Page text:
On Friday there were two stories in two different “national” newspapers that describe two women’s lives and, read side by side, form a very disturbing picture of contemporary American life, showing large underlying problems. The first story was in the NYTimes and concerned Cathleen Black, Mayor Bloomberg’s surprise nomination to become New York City’s School Chancellor. [Here] The second piece was in the Washington Post [Here] and detailed the life of one woman, Chrissanda Walker, a single parent in Fort Myers, Florida, who has been forced into poverty from a comfortable middle class life because she lost her well-paying job as an executive in a nursing home a year and a half ago for no credible reason.
Cathleen Black is a media executive with absolutely no professional or personal experience with the city’s public school system or any public school, for that matter. She has no personal understanding of what it is like to teach a class of 25 hungry, wiggling second graders or what it is like even to be one of those hungry, wiggling second graders. The Times gives us an account of her phoning and contracting the power players in the city--ex-mayors, City Council members, politicos of all stripes--who might have clout and press access. I guess this is how things get done today in Mayor Bloomberg’s New York. It’s a heartless, technocratic view of the world and it makes my blood run cold.
We are left to wonder what her opinion is about charter schools and indirectly whether she would fight to maintain public education against those corporationists who wish to replace public schools with privatized, chartered schools. She obviously approves of charter schools because this summer she joined an advisory board of the Harlem Village Academies, a cluster of 2 middle and one high school that has earned a national reputation for student achievement. [Here]
Beyond that issue, we also do not know her opinion about a long list of other critically important issues, such as holding teachers accountable for the test results of their students or the centrality of standardized testing itself.
While we attempt to find out the answers to some of these questions, the NYTimes has treated us to a blizzard of information about Cathleen Black’s professional and private life, her achievements in the magazine business, her luxury apartment, and even pictures of her summer homes. [Here]
In contrast to Cathleen Black’s soaring success story, the Washington Post’s article “One family’s plunge from middle class into poverty” presents us with an opposite reality that too many Americans are facing now across the country. [Here] Chrissanda Walker of Fort Myers, Florida was fired from her job as a well-paid ($100,000 per year) nursing home executive over a year and a half ago. Since then, she has been unable to find a job although she has been constantly searching and applying for work. She and her daughter, a high schooler, have been living on about $11,000 a year from her unemployment payments and selling her home-cooked meals for $10.00 apiece. (Her unemployment benefits are scheduled to end in the beginning of December.)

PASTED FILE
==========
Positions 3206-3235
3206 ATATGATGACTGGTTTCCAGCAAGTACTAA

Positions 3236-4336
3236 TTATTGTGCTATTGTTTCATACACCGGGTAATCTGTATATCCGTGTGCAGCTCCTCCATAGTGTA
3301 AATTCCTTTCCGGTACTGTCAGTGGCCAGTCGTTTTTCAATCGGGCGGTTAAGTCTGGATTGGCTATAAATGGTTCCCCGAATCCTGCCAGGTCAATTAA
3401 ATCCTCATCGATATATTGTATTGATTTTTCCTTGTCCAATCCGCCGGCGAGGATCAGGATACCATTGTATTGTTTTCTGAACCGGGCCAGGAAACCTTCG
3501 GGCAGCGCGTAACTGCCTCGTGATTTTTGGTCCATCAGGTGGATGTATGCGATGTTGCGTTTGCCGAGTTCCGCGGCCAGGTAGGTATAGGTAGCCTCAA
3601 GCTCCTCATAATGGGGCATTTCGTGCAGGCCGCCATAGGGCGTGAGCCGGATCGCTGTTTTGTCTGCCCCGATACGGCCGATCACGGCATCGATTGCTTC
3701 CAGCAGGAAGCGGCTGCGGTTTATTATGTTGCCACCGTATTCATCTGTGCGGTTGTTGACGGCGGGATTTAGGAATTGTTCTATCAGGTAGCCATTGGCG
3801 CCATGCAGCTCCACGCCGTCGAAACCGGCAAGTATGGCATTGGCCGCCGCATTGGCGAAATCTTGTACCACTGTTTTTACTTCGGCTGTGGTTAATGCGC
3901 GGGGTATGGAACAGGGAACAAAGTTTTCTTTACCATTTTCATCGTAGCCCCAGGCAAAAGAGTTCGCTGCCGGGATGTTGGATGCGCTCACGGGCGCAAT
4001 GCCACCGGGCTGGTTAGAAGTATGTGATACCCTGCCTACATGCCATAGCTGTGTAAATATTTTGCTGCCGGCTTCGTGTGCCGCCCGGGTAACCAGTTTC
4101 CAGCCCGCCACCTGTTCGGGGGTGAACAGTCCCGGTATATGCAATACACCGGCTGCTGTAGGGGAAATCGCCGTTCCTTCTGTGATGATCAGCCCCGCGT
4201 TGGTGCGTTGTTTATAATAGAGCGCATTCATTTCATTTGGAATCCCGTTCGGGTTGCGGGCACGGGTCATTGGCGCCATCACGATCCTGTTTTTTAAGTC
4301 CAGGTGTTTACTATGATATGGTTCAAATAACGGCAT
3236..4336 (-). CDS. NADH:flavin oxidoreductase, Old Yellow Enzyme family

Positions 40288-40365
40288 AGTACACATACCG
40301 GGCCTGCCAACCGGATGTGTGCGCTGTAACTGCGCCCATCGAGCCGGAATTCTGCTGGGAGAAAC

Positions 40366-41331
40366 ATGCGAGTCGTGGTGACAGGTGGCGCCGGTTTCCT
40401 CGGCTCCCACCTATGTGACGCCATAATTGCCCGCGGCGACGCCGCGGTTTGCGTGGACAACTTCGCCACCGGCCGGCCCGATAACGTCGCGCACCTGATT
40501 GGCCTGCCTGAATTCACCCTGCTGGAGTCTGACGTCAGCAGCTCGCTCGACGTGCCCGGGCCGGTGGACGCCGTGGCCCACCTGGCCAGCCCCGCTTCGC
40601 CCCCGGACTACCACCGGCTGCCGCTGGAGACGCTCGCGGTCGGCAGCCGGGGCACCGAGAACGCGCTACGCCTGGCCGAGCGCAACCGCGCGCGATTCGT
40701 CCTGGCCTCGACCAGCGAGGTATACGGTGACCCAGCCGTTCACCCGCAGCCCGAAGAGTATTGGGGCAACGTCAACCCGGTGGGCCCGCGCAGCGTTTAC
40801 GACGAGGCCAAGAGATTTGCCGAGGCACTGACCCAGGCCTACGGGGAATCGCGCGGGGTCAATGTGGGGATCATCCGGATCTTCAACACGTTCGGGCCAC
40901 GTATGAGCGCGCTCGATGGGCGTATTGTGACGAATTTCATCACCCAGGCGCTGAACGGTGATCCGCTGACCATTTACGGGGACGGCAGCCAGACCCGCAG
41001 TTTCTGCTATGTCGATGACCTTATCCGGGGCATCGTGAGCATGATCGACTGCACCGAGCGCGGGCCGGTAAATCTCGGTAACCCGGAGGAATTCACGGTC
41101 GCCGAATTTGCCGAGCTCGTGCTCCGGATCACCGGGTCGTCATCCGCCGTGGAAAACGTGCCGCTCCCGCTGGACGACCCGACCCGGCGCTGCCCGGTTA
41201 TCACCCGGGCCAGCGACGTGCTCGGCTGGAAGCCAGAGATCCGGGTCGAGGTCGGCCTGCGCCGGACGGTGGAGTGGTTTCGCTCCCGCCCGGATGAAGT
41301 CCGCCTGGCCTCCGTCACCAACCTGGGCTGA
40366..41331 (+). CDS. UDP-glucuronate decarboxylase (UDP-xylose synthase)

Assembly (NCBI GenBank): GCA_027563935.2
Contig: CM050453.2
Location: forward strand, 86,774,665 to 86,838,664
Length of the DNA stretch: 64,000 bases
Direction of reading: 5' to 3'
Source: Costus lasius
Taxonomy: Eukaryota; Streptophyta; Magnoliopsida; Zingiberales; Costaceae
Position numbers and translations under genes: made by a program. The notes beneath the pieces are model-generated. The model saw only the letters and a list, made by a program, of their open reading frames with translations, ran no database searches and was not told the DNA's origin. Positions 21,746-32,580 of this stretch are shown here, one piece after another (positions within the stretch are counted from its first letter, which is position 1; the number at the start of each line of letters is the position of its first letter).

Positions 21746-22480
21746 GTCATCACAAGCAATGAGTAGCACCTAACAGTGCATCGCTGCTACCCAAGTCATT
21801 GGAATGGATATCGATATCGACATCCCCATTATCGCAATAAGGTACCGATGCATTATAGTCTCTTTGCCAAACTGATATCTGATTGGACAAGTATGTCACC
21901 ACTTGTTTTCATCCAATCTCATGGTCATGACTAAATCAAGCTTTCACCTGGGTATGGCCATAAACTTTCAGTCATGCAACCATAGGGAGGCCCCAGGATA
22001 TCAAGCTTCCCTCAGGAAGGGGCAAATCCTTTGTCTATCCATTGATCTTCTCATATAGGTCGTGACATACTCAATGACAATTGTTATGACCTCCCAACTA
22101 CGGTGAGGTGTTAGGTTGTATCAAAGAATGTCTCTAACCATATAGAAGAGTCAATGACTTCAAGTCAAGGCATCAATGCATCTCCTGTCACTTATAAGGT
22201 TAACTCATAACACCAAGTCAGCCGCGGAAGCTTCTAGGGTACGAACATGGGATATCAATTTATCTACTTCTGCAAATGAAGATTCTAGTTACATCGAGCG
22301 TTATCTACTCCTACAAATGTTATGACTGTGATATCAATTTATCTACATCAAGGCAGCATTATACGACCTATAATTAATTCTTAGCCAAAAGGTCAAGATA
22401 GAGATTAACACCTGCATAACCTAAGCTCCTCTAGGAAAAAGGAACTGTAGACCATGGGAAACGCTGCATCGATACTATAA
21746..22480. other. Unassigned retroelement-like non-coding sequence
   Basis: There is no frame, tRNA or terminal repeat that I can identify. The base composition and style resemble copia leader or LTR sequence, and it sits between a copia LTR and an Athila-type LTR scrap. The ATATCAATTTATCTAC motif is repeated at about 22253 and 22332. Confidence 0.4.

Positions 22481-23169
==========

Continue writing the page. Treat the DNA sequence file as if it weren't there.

The Post quotes federal statistics [Here] that indicate that the national poverty rate has risen to 14.3%, “the highest level in more than 50 years.” In Chrissanda’s Florida, the state’s poverty level has risen to 2.7 million people. Furthermore, the diminishing income of black families has been almost 3 times that of white households.
Chrissanda is no stranger to work. She has worked at various jobs since she was 12 years old. She has followed the American dream and still believes in it, but she can find no work today, even though she has a college degree and an exemplary resumé. Obviously, her employer, the privately-owned nursing home, wished to downsize and they began with Chrissanda’s position.
This is the story of two women, both intelligent and both hard-working, but with such different realities. They both tell us something of contemporary America: one woman’s future career will probably give her immense power and recognition but the other woman’s future looks grim, perhaps even tragic. Both in their own way present each of us with fundamental questions about America’s future...